So for those of you who are interested, please download: Help Mises.org and yourself at the same time. Download the books, pdfs, journal articles, videos, and mp3 files; listen to, watch, or read them; enjoy the overwhelming amount of knowledge you can have at your fingertips. This is truly a great example of Austrian economics at work: both parties clearly gain something from the interaction ex ante and almost certainly ex post too!

The Mises.org blog announcement:

Mises Torrents 2.0 Available

It’s been about a year early since the first public release of torrents containing all the document and media content on Mises.org. The Mises Institute staff adds new content frequently, so it is time for version 2.0.  Here are the 2010 torrents: Mises Media (132 GB), Books (8.6GB), Journals (4.1 GB), PDFs (324 MB), and ReasonPapers (1.4 GB).

For more files and details see the original announcement.  If you are new to BitTorrent, install the uTorrent client, open the links above, and you’ll be on your way.

If you downloaded an earlier version of this content, please do not re-download everything.  In both uTorrent and Vuze, you can get just the missing files.  In uTorrent,  start the download and let it create the placeholder directory, then stop it.  Overwrite the placeholder directory with your existing files, then “Force Re-Check.”  You can do the same in Vuze –  just enable the option to “Truncate existing files that are too large” under Options->Files.  Then resume.

By my best calculations, we seeded last year’s torrents to thousands of computers worldwide and served over 4 terabytes from our servers alone.  Please help us spread the word and make this release even bigger.

Join the discussion and post a comment

  1. I would like to thank Manuel Lora, Michael Barnett, and Geoffrey A. Plauche for their helpful insights and comments on this blog post. 

Article: Justice for All Without the State http://libertarianstandard.com/2010/06/05/article-justice-for-all-without-the-state/ http://libertarianstandard.com/2010/06/05/article-justice-for-all-without-the-state/#comments Sat, 05 Jun 2010 20:12:49 +0000 http://libertarianstandard.com/?p=2058 Writing on The American Conservative website, Daniel McCarthy argues in “Anarcho-Distributism” that the so-called state of nature that libertarians discuss would not resemble what a Stateless society would look like if the State collapsed. He argues that reasoning from the state of nature may not be the correct starting point for conceptualizing or building an alternative political structure. He therefore claims that anarcho-capitalist arguments about how private defense agencies, protection agencies, or dispute resolution organizations work assume a certain level of equality which would not be present in reality and that these institutions of justice would thus favor the rich. I argue in this article that the free market can provide justice without disproportionately favoring the rich.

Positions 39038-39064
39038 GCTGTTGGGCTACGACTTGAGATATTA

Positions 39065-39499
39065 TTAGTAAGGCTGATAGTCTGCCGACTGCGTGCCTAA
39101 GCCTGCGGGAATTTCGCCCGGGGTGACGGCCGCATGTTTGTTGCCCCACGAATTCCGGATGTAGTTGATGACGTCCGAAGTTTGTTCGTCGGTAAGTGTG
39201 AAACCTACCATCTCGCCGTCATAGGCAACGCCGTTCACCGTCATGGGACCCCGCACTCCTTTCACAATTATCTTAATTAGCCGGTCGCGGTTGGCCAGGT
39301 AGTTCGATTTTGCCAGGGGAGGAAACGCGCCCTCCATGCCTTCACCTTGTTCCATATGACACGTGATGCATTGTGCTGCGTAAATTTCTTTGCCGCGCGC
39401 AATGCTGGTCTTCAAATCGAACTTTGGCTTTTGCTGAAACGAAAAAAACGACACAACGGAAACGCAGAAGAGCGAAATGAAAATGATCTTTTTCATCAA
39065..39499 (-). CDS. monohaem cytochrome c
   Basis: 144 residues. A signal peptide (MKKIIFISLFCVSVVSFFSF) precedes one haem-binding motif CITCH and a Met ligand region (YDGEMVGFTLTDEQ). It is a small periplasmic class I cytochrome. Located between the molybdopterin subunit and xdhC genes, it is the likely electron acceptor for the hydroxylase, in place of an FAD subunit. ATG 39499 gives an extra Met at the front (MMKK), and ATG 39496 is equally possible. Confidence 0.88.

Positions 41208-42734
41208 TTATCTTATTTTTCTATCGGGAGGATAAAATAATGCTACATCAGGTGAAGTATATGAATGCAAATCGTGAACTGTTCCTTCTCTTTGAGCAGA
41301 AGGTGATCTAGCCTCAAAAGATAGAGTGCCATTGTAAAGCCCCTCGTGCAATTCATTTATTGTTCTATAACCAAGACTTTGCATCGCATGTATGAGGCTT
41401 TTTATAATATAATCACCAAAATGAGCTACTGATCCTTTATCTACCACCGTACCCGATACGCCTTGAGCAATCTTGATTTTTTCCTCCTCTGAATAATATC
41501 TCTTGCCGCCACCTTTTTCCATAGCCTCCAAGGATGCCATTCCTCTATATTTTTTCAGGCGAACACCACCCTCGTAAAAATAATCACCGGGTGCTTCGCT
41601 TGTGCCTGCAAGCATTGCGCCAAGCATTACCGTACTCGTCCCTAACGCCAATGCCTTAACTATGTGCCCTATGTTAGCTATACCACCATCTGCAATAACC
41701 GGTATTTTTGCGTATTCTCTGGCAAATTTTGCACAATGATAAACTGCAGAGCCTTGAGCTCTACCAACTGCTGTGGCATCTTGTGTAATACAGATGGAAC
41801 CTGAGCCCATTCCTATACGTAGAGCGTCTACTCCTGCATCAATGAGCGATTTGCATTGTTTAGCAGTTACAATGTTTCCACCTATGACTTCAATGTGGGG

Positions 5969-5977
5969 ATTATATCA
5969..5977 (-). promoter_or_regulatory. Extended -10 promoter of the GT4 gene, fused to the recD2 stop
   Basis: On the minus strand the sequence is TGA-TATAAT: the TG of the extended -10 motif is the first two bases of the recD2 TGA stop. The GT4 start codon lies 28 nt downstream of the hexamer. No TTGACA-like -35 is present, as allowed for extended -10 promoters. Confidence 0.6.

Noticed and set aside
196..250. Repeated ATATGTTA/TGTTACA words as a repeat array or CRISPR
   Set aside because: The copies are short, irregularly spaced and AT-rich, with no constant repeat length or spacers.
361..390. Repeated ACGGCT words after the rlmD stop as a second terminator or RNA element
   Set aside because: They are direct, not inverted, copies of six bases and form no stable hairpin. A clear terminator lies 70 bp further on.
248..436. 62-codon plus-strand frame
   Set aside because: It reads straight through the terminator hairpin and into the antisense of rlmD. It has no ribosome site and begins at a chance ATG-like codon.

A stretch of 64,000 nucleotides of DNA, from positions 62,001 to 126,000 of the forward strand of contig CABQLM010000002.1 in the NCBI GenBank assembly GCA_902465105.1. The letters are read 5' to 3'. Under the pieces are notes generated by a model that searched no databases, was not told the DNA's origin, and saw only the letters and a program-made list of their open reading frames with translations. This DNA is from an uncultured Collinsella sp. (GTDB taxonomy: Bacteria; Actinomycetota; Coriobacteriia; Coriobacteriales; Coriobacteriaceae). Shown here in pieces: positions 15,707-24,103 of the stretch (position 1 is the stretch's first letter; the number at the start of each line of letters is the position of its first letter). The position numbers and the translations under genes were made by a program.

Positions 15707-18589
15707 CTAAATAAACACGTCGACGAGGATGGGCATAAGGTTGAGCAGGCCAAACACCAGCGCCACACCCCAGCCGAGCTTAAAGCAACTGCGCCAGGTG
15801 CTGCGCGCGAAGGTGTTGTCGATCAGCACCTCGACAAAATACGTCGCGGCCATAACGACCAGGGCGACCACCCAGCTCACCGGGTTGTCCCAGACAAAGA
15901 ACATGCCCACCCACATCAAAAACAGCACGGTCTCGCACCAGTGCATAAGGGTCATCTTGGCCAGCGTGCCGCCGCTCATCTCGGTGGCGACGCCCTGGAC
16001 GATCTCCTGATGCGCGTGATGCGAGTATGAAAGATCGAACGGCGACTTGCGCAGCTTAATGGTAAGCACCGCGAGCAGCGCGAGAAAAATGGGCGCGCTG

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Capitalism is the Greatest Achievement of Human History — Praise It http://libertarianstandard.com/2010/04/11/capitalism-is-the-greatest-achievement-of-human-history-praise-it/ Mon, 12 Apr 2010 04:59:50 +0000 http://libertarianstandard.com/?p=772 I am grateful that we have capitalism to the extent that we in fact do have it — and although we certainly don’t have enough capitalism, I am grateful for how much we actually do have. Everything we have in the modern civilized world is only possible due to capitalism and the accumulation of capital. It is the natural expression of free markets whenever there is a sufficient level of civilization. The accumulation of capital is essential for the progress of civilization in all aspects. Technological progress alone is insufficient. While capital accumulation has occurred to various extents throughout history, the system of capitalism is a more recent development allowing for much more efficient capital accumulation and development.

It is actually quite incredible to think of how much prior civilization, technological progress, and accumulated capital are necessary to make something as simple as a screw. Even with the instructions and all relevant knowledge, primitive people wouldn’t be able to make them for at least decades, possibly centuries. When you think about the precise dimensions of something as simple as a screw, you realize it obviously required something very precise to make it (e.g., precise casting). And that thing required something precise to make it, and so-on and so-forth. It is a process of building up more and more sophisticated tools from simpler ones, which requires significant capital accumulation.

It is also doubtful that many people, if any, know the entire production process — from raw earth materials to finished product — for even something as simple as a screw. Its production requires the voluntarily cooperative interactions of numerous people. Furthermore, as my friend Juan Fernando Carpio has argued in a forthcoming paper, the human mind and body are both capital goods, which require development. The entirety of human knowledge, considered in the abstract, is akin to the accumulation of capital goods. To the extent that we have civilization, such is only possible because of the accumulation of different kinds of capital.